The party, with a pro-Russian orientation and Russophile agenda, is financially supported by Russia, having received over 50 million EUR in recent months, as per the prime minister’s statements. The Chance party allegedly utilises these funds to back candidates and sway voters.

Anticipating destabilisation efforts against the pro-Western Moldovan government, which assumed office in 2021, the Chance party seeks to reinstate a pro-Russian leadership. Since September 2022, the party has consistently organised protest actions against the current Government and actively works to undermine Moldova’s EU integration process.

The European Union plays a crucial role in this context. Following the grant of candidate country status to Moldova last December, the EU must take more assertive measures to acknowledge the significant pressure the country is under. Urgent support against Russian interference is paramount, especially with the approaching presidential election, as it will significantly impact Moldova’s long-term political trajectory. Taking proactive measures, including addressing Moscow’s influence campaigns, is vital for safeguarding the future of Moldovan democracy and ensuring the security of Europe’s eastern neighbourhood.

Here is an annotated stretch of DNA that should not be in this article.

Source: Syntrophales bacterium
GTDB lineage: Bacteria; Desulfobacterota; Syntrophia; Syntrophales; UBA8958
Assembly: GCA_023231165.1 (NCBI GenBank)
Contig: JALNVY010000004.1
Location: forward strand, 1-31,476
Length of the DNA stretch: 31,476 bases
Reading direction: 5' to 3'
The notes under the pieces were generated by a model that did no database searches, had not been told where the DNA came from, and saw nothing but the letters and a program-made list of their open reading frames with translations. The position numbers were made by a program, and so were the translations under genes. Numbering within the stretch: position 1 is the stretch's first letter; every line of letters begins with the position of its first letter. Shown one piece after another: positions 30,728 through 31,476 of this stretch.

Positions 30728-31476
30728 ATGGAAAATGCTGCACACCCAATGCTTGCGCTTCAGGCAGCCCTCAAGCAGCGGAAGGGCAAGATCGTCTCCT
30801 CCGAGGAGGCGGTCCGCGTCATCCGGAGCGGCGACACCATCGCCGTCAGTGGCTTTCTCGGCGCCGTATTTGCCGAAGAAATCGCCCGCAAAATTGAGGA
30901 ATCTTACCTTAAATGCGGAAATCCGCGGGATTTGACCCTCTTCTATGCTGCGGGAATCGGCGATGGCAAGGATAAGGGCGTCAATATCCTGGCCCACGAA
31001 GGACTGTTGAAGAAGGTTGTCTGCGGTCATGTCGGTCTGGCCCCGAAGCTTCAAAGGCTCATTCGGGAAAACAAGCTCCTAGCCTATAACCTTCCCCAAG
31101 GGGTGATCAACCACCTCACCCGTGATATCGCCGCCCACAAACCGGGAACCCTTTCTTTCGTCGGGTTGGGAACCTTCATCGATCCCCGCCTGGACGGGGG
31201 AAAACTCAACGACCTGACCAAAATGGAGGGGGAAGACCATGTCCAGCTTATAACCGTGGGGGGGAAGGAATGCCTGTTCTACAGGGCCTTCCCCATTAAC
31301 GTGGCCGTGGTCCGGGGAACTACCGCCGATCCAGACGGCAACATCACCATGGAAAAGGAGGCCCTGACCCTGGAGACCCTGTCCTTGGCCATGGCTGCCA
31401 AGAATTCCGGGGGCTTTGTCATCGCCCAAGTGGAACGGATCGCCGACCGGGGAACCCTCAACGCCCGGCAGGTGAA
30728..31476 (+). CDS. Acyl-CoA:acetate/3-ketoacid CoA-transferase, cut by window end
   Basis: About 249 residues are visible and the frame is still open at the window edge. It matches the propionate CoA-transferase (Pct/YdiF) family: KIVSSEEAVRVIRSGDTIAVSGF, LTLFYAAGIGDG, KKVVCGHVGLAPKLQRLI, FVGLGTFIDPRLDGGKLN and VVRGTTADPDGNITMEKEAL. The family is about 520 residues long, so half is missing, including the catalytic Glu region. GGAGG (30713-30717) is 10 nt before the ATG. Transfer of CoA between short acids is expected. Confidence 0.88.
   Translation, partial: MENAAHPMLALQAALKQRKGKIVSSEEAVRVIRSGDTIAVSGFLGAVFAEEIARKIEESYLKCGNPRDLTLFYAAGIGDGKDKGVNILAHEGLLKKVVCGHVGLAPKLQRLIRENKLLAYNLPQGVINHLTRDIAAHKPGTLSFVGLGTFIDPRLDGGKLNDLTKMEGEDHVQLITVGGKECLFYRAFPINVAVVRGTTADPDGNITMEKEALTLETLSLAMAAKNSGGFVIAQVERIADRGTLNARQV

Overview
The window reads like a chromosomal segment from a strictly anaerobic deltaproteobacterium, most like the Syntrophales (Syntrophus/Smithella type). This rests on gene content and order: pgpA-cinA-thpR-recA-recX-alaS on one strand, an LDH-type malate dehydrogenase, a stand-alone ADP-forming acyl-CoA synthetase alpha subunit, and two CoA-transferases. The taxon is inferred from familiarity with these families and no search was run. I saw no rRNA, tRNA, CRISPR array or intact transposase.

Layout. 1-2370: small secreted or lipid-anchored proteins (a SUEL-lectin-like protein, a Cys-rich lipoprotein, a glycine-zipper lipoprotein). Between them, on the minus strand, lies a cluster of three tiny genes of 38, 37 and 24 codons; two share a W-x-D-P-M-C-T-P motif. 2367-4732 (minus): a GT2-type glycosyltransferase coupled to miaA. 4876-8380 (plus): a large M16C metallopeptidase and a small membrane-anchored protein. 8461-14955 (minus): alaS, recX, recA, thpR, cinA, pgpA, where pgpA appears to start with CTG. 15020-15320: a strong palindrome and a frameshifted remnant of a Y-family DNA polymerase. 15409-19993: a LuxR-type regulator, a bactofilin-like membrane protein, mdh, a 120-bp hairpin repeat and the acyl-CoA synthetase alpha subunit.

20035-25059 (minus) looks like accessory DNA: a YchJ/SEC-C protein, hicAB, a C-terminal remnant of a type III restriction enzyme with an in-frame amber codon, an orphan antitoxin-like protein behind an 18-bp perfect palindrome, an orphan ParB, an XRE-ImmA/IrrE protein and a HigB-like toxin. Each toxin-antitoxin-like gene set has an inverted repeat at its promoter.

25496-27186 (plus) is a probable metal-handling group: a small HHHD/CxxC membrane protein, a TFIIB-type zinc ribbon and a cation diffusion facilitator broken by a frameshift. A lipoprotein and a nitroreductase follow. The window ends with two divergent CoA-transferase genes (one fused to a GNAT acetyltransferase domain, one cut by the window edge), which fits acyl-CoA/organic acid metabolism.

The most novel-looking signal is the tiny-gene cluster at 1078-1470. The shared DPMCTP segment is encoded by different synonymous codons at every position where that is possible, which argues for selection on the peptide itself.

Chisinau, Moldova. Photo:

Taxes for Transnistria were Announced at the End of the Year

On December 29, 2023, the Moldovan Government decided to levy taxes on goods imported into the separatist region Transnistria. These taxes, criticised by separatist authorities, should start January 1. 

Vadim Krannoselsky, current de facto President of Transnistria, refers to Moldova’s Free Trade Agreement signed with the EU in 2013. According to the Transnistrian leader, within this agreement, Transnistrian companies are allowed to operate in the European market. “First of all, Moldova needs to clarify the official position regarding new fiscal burdens,” he said. In his opinion, Moldova is now limiting the implementation of that free trade regime.